“soap” way, dramatic and misunderstood,
where someone tells somebody and it grows bigger than it
ever was. The people who were involved have resolved it.
When Reese says her vows to Bianca in that wedding,
there is nothing more real. The problem is the
audience that watches the show knows somebody saw
something that shouldn’t have been seen. They are
legally married at the moment Bianca finds out.


Some fans were upset when it appeared that Reese
might consider leaving Bianca for a man.
She is not considering it. That’s the
audience rewriting what’s there. It’s
not being written that way at all. Reese has never wavered
in what she wants.

Even though Reese had a boyfriend in the past, whom
we met on-air?
Yes, but she was very clear about that. The
reason she did not marry him is because she felt she
was lying and going through the motions of what her
family told her to do. And when she did come out as a
lesbian, it was right before she was ready to make a
commitment to this man. We have had in-depth scenes
with the people who care about Bianca, being sure she was
not someone to get Reese out of a bad relationship.
It’s never been about that. I don’t know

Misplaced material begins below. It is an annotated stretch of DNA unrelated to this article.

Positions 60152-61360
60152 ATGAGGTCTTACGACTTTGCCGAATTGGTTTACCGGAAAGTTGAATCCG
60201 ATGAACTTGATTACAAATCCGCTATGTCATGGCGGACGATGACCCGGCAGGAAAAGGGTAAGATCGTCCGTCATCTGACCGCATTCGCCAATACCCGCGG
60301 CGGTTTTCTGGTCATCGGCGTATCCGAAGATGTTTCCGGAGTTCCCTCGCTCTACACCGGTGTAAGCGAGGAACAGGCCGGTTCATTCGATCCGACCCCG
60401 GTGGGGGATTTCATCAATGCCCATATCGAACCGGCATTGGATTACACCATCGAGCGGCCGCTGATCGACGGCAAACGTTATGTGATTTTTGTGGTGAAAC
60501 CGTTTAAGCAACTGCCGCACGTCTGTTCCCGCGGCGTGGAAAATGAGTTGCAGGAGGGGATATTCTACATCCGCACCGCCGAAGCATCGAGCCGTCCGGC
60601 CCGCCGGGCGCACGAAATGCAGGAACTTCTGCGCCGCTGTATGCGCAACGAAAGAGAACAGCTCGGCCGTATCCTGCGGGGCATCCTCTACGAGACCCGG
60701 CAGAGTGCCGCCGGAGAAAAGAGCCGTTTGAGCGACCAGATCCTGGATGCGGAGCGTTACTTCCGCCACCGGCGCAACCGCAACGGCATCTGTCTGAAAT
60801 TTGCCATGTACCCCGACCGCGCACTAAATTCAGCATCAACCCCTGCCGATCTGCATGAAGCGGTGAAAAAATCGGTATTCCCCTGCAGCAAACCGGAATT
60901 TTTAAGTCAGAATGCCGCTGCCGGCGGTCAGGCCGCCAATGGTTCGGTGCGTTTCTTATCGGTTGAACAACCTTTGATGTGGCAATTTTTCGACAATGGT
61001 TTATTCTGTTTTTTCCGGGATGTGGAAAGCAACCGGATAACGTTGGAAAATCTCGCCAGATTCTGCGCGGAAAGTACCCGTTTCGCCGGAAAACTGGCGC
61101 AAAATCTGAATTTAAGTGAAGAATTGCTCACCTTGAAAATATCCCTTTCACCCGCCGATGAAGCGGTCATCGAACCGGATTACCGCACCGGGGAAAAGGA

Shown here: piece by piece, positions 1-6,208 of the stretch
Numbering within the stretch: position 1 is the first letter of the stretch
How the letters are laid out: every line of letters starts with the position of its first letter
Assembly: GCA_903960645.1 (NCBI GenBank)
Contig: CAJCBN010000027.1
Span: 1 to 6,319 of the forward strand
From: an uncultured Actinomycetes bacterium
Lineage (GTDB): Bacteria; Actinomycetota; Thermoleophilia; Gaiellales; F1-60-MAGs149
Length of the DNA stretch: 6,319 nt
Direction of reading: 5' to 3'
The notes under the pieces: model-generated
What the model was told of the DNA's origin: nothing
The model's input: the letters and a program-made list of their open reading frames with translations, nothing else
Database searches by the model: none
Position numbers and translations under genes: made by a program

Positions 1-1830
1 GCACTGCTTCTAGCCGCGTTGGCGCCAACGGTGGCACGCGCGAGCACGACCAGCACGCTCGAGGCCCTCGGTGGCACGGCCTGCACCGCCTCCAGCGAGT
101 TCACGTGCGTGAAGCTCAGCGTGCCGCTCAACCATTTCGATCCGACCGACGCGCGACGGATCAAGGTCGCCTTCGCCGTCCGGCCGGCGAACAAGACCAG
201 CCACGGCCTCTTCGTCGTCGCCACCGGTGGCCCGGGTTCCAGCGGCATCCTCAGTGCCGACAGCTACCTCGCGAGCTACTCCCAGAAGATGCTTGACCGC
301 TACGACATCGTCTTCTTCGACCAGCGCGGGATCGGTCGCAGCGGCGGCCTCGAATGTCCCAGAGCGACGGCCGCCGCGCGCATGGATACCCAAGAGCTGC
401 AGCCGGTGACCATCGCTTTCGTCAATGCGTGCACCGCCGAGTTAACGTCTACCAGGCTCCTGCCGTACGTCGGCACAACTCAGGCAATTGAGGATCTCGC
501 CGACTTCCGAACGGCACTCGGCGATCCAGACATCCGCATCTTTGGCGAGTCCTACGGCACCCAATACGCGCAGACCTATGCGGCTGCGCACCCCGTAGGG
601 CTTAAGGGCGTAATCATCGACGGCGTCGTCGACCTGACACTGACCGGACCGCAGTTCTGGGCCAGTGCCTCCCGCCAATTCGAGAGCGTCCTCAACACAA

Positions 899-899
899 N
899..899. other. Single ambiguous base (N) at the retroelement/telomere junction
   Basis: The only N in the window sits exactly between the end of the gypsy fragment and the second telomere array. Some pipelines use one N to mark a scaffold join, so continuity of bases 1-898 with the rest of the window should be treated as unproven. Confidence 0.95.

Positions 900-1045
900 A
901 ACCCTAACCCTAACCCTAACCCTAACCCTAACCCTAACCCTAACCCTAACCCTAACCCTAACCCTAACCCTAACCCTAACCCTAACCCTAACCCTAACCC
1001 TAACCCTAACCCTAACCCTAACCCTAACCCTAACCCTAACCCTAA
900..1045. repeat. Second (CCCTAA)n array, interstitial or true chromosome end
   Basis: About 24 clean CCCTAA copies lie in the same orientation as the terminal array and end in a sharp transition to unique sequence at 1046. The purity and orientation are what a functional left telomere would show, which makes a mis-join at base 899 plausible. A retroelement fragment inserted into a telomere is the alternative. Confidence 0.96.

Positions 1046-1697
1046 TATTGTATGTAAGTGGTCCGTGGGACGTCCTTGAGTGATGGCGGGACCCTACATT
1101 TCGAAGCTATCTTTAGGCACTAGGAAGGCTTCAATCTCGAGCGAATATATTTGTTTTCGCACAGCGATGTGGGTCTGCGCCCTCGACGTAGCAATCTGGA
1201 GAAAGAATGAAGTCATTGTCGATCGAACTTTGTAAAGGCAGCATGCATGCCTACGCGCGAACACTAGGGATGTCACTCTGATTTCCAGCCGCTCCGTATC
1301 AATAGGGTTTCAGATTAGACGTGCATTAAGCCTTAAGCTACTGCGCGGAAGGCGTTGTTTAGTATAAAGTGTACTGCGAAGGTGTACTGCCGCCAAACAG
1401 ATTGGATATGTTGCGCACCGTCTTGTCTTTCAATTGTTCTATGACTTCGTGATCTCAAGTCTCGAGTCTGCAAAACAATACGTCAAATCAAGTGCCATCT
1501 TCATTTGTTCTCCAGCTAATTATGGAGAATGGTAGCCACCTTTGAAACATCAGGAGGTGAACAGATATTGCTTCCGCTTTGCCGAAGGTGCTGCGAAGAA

how to stress this more. Never has she played a moment
of, “I want Zach more than I want Bianca," or "I
would leave Bianca for Zach.” He has literally
just been a friend. Look, we tantalize in this genre.
We do it whether we do it with heterosexual or homosexual
couples. It’s what the genre is.

If you were looking for conflict, did you consider
a story where another woman tantalized Reese, having
that be the thorn in their side?
We are
working within a canvas of people who are interrelated
and connected. For our audience, it’s always more
powerful if it is someone you know well and would
least expect. If we brought in a character out of
nowhere, they would worry about Bianca, but they would
not be invested in Reese at all, particularly now with Zach
being the donor (for Bianca's baby with Reese). It
complicates it in a delicious way.


You do get why people would be upset if Reese left
Bianca for a man?
I understand why they might be upset. As
respectful and supportive as we are of the gay and
lesbian community, the story is not just for them. The
story is for a large audience. We are telling tantalizing
soap stories. They do not always come off politically
correct, as much as we are trying to be responsible.
Do I understand it as a human being? Absolutely! And
as an executive producer? Absolutely! Does that mean it
would never ever be done? No. We are not doing it here
now, but in a dramatic arena, it’s an
interesting story.

You moved their wedding from Pennsylvania and Pine
Valley to Connecticut, where marriage is legal between
same-sex couples, to stay true to life.